Ann Smith Director, Circle Connections







Musicians:

Devi Vaani, a trio of women

Kathleen Neville Fritz, Dionne Kohler & Alison Newvine),

who write and perform music in praise of the Divine Feminine

for ritual, empowerment and justice




"BOY OH BOY!" (A story about real modern-day mystics) By Terese Rigodanzo-Kasper ARCWP , August 29, 2015, A Story that Will Uplift You and Touch Your Soul



Terese Rigodanzo Kasper, ARCWP
Exactly six weeks from today I will be ordained a deacon with the Association of Roman Catholic Women Priests. In anticipation of that a few weeks ago my Program Companion, Irene, and I decided we wanted to do something we hadn’t done before - meet in person. Each driving three hours we landed roughly in the middle at the mall in Fort Wayne, Indiana. What better spot for good conversation than to meet at the Food Court of Glenbrook Square. Over drinks and lunch we covered ground from A to Z with a lot of Ooohs, Awwhs and Ohs tossed in for good measure.

Somewhere around letter Q Irene’s focus shifted in the direction over my right shoulder. Turning to see what held her gaze, I saw a young Hispanic boy clearly in distress. His arms were raised, head bent and who we correctly identified as his mother was speaking to him directly and constantly with a look of concern etched on her otherwise peace-filled face. To see this boy vomit actually gave us relief that he wasn’t choking or in some other dire situation. In a moment Irene was on her feet and at his side offering whatever assistance might be needed. Her presence also brought comfort to those around him which by this time was a significant group of family, onlookers and staff.  A quick return to our table and back she was sharing a readily accepted drink from her cup.

A few minutes after Irene returned to our table so did this young boy along with his entourage. While Mom coached him in Spanish, he turned to both of us and in English said, “Thank you.” Then his story unfolded about how he has brain cancer, was poked here and cut there, even going so far as to show us his chemotherapy port. Today he was tired yet much conversation ensued.

Oh how engaging Irene can be with people. It didn’t take Kenneth long to share that he had seen God. Boy was he happy about that especially since God told him, “I will give you many angels to comfort and accompany you.” Young Kenneth easily and honestly relayed that he didn’t know how much time he might have left here on earth.  But it was OK because, “God is so pretty.” You might guess what Roman Catholic Woman Priest Irene asked him next. The answer was a resounding, adamant, “Male.” Yet even as I heard the answer Kenneth gave, I wondered if that was said from tradition, expectation or even a little uncertainly that maybe God could be female. I mean how many young boys would think any male was pretty? Oh, did I tell you he also saw Jesus?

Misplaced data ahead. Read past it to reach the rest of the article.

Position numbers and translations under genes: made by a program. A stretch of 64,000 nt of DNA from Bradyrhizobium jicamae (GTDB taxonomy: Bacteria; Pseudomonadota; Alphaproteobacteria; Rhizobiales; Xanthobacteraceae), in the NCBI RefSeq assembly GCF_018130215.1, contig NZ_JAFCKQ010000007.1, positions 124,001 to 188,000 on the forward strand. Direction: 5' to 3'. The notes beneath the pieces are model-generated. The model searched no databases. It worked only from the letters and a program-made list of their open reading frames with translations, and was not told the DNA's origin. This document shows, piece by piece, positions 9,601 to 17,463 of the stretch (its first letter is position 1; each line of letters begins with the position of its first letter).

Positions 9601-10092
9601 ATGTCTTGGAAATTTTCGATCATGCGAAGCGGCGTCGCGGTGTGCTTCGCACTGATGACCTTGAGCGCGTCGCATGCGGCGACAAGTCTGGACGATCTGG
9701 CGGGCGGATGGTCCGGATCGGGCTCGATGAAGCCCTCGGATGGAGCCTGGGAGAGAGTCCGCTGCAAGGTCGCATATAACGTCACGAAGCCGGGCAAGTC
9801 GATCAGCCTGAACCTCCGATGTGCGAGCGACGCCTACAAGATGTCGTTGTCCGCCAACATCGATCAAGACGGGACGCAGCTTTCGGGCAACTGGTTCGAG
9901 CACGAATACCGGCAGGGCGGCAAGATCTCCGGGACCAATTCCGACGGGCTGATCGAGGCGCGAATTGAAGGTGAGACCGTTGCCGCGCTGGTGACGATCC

Imagine our delight when young Kenneth said he wanted to pray for us. We bowed our heads as he took our hands. Oh that we understood Spanish. Oh that we wondered if it was indeed another tongue in which his prayers tumbled out of his mouth. We were touched, moved and then even amazed as he laid hands on both our heads. He ended by joining our hands while laying his on top. A powerful invocation in any language!

Once the praying was finished I turned to Kenneth’s mom and inquired, “Abrazo?” She nodded as she stepped into my arms. Little did I anticipate the extent of the comfort she needed nor even in her grief the comfort she gave.  The embrace was long and gentle and filled with blessings and bendiciones being exchanged, lifted heavenward. Then it was Irene and Mom’s turn; oh, what an encounter!

All the while we were surrounded by an assortment of beautiful wide-eyed sisters. Such quiet and peace in this large family I hadn’t truly experienced before. Even while my heart was moved to want to do something for them, Irene asked permission for us to purchase a new shirt for Kenneth. A genuine, “Are you cold in your wet shirt?” prompted Kenneth’s simple response to Irene, “Yes.” We were off and running and returned shortly with a fun, funky tee shirt accompanied by complementary headphones from Irene and a more conservative replacement school uniform shirt from me. A small bag of dark chocolates was added, a staple required by all moms.